Write a letter; Use your voice in Faith in Real Life

This Sunday, Sept. 15, in Fellowship Hall, members of WGPC will have the opportunity to write letters to their representatives regarding the proposed changes to the refugee resettlement program in the Faith in Real Life series. The event will take place at 9:30 a.m. between the two worship services.

Trump’s top administration officials were to meet this past Tuesday to decide on two possible options that would reduce the number of refugees settled in the U.S. to about half of what is allowed now or 10,000 to 15,000 refugees, or none at all as suggested by one administration official, according to a Sept. 6, article in the New York Times.

Who are refugees? According to the “National Immigration Forum Refugee Resettlement Fact Sheet,” “The U.S., based on international law, defines ‘refugee’ as a person outside the country of his or her nationality, who is unable or unwilling to return to that country because of persecution or a well-founded fear of persecution based on his or her race, religion, nationality, membership in a particular social group, or political opinion.”

Recently, the Mission Commission chose the International Institute of St. Louis as one of three organizations that will receive grants from Dorothy Meyer funds allocated to missions. The Institute is the only refugee sponsor in eastern and southwestern Missouri and resettles refugees as a subcontractor of the US Committee for Refugees and Immigrants. 

What do refugee resettlement agencies do?
Shortly before the immigrants’ arrival, “the agencies arrange for their housing, which includes basic furnishings, appliances, climate-appropriate clothing, and some of the food typical of the refugees’ culture.” After the final screenings by the U.S. government, the agencies pick up the refugees at the airport and take them to their new homes, according to the Fact Sheet.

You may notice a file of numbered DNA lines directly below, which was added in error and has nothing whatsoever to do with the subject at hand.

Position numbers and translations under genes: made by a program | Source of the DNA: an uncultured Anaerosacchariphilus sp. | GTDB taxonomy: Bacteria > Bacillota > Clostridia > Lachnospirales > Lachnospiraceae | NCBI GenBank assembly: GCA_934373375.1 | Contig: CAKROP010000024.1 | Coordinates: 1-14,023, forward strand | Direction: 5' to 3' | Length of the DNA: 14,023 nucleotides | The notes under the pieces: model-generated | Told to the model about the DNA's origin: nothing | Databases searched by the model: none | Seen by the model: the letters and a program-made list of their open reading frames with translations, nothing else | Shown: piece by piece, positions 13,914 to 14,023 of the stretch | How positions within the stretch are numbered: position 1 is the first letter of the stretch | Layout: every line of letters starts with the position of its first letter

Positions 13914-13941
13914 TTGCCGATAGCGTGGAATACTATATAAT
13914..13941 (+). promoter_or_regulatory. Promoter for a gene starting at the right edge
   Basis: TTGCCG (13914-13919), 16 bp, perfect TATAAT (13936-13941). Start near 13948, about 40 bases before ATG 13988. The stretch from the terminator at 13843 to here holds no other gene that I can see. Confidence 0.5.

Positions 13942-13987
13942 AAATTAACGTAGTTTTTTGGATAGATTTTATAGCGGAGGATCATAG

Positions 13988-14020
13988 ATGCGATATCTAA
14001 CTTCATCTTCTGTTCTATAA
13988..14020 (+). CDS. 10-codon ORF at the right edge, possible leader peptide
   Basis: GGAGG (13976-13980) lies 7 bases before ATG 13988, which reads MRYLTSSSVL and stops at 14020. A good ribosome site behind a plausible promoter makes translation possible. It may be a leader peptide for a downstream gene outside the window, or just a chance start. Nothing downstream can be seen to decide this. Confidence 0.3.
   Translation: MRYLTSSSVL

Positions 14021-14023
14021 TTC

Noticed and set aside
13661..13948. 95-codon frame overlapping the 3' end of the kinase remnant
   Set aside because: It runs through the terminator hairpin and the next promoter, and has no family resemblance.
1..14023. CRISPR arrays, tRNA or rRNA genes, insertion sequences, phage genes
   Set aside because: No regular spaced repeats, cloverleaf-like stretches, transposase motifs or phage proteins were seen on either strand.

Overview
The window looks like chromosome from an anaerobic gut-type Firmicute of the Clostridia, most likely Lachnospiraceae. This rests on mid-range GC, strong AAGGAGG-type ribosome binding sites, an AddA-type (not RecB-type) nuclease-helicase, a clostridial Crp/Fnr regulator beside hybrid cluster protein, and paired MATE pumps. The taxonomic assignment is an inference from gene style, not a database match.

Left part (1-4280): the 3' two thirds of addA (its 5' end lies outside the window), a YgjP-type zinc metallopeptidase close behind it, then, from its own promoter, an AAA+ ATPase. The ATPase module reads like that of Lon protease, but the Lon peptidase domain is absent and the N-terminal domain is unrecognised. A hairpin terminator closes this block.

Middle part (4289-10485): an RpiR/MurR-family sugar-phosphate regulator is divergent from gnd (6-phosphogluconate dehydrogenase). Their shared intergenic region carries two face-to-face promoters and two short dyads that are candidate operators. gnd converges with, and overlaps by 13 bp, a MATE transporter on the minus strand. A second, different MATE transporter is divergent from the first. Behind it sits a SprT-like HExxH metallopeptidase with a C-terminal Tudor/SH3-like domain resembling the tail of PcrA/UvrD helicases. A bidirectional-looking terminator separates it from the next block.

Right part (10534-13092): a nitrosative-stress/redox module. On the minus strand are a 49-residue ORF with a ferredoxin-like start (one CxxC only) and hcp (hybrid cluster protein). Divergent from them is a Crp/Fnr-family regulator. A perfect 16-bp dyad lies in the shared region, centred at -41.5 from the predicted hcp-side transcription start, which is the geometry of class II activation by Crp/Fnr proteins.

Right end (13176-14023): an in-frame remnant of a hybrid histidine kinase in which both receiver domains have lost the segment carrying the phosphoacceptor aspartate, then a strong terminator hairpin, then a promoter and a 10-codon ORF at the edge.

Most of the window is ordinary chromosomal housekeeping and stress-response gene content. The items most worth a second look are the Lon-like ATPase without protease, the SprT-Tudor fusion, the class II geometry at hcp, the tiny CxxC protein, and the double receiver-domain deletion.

Once in their new home, the agencies help refugees “to start their lives in the U.S., with help applying for a Social Security card, registering children in school, accessing shopping, arranging medical appointments, and connecting them with needed social or language services.”

Major changes have been made to the refugee resettlement program since President Trump ordered its review two years ago after an executive order was issued intending to “offer resettlement opportunities to persons overseas who are of special humanitarian concern while protecting national security and combating fraud.”  Those changes include “lower admission ceilings, reallocation of resources to address the asylum backlog (about 492,000 people were living in the U.S. who were still in the process of acquiring affirmative asylum status at the end of 2018) and enhanced security vetting measures,” wrote Naylor Rush, senior researcher for the Center for Immigration Studies in an article “The U.S. Refugee Admissions Program under the Trump Administration.”

 “FY 2018 and FY 2019 ceiling determinations set by President Trump (45,000 and 30,000, respectively) are the lowest ceilings since Congress passed the Refugee Act of 1980,” Rush wrote.

Still “despite lower admissions, the U.S. resettled more refugees than any other nation in both 2017 and 2018,” according to Rush in her article, “Resettlement is only the tip of the Refugee-Protection Iceberg.”

“Out of some 26 million refugees worldwide, and the 1.2 million refugees in need of resettlement, according to the UN High Commissioner for Refugees (UNHCR), only 81,337 were referred for resettlement in 2018,” to countries around the world.

 

 

 

We seek to live Christ's love, welcome all people and joyfully serve God.